Each Arena is equipped with three 2.5-inch drivers (one in front and one on each side), each of which boasts its own passive radiator for full, even bass response. Like the Festival, the Arena exhibits exquisite balance in its sound signature, with crisp highs and surprisingly strong midrange performance to boot. The Arena isn’t really sizable enough to fill large spaces, though, so if you’re setting up a big outdoor banquet or something, you might need to move up to the Festival. However, like Sonos’ Play 1, you can easily pair two Arenas together for true stereo sound, or spread them throughout the house using Wi-Fi connection.
Since WAND is powered by Google Home, you can use the Home app to pair speakers together, as well as using Chromecast streaming from a wide selection of apps you already have. Like the JBL speaker up above, the Arena will charge your other devices via USB, and you can also add on a 20-hour battery to make it 100 percent wireless, though that tacks on another $100. For serious listeners who want a versatile system, Riva just can’t be topped.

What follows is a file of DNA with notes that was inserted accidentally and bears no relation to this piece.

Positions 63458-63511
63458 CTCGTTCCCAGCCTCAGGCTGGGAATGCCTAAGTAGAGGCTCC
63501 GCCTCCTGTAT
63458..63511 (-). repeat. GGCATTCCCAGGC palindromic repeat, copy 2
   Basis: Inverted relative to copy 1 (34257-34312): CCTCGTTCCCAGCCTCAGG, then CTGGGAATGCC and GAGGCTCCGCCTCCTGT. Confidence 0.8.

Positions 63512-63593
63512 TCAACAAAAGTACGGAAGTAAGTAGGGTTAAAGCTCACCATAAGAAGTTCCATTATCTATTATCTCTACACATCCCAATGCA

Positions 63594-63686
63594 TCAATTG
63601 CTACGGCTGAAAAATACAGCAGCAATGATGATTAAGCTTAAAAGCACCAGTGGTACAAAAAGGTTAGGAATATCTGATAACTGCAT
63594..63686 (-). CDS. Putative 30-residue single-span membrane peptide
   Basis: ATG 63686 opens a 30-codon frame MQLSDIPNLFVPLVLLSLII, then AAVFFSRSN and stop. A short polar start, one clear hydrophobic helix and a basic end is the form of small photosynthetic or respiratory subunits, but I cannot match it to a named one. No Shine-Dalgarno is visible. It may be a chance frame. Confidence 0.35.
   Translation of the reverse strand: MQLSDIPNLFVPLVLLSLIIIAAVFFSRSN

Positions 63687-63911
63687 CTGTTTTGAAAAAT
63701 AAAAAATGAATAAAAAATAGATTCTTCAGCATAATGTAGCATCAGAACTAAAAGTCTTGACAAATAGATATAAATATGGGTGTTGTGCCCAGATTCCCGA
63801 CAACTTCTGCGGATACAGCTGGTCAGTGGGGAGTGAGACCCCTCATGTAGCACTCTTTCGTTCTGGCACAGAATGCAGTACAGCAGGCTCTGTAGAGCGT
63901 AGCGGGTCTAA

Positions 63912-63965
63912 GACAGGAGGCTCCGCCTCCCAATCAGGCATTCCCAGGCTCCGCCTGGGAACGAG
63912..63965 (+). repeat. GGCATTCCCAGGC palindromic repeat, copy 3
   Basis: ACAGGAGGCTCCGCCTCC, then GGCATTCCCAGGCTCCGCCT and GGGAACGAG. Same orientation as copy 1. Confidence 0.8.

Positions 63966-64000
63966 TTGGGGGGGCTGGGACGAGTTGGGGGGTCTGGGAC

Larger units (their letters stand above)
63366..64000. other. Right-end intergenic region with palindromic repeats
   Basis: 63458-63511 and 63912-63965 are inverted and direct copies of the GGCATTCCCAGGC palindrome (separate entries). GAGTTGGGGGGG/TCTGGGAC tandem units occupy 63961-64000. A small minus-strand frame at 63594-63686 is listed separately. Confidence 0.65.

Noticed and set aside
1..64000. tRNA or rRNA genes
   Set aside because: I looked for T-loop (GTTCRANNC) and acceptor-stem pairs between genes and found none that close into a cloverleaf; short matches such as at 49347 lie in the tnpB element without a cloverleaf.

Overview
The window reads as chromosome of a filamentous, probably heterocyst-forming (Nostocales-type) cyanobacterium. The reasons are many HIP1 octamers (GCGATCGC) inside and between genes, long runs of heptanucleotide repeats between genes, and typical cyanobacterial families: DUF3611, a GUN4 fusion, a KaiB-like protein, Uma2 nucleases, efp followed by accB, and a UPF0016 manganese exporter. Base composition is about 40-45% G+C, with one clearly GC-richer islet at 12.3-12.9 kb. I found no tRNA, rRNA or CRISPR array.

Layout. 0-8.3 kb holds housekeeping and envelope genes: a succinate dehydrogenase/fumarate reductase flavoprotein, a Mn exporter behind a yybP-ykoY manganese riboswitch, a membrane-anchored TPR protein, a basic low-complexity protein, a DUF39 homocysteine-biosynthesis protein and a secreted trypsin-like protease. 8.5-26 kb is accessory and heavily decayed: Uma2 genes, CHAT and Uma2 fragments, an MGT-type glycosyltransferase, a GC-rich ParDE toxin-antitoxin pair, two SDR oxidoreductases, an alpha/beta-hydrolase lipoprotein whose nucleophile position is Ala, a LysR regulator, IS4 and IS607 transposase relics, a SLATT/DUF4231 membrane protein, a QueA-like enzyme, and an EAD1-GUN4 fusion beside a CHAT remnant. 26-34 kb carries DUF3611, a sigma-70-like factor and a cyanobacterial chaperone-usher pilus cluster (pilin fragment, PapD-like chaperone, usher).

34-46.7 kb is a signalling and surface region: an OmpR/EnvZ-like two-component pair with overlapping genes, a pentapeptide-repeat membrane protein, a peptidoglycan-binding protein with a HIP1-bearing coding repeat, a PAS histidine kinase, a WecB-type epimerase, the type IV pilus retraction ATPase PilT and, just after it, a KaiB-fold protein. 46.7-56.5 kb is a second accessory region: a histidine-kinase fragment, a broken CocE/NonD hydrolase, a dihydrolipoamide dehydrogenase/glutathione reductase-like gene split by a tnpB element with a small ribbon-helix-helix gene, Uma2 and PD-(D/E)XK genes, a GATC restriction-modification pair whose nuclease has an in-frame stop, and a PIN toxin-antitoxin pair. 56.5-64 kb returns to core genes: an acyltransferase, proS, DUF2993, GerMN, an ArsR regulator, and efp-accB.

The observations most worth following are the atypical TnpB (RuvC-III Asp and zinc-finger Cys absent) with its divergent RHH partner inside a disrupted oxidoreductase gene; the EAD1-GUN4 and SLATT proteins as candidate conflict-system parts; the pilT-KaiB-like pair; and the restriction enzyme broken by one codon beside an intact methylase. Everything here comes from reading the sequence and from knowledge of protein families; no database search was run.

How we test
We test Bluetooth speakers the way normal people live.
We run every speaker through a rigorous process over the course of several days. That includes playing them in all sorts of scenarios, be it in the park or at the beach (for portables), in the listening room, or at the office, and playing back from our device library and streaming services like Spotify. We also test range, connection stability, and interference in areas with a lot of radio frequency interference (i.e. the Digital Trends offices).
Finally, we compare each speaker to some of our go-to models, both in their class and price point, as well as a level or two above to find out if they can punch above their weight.
How to decipher Bluetooth speaker terms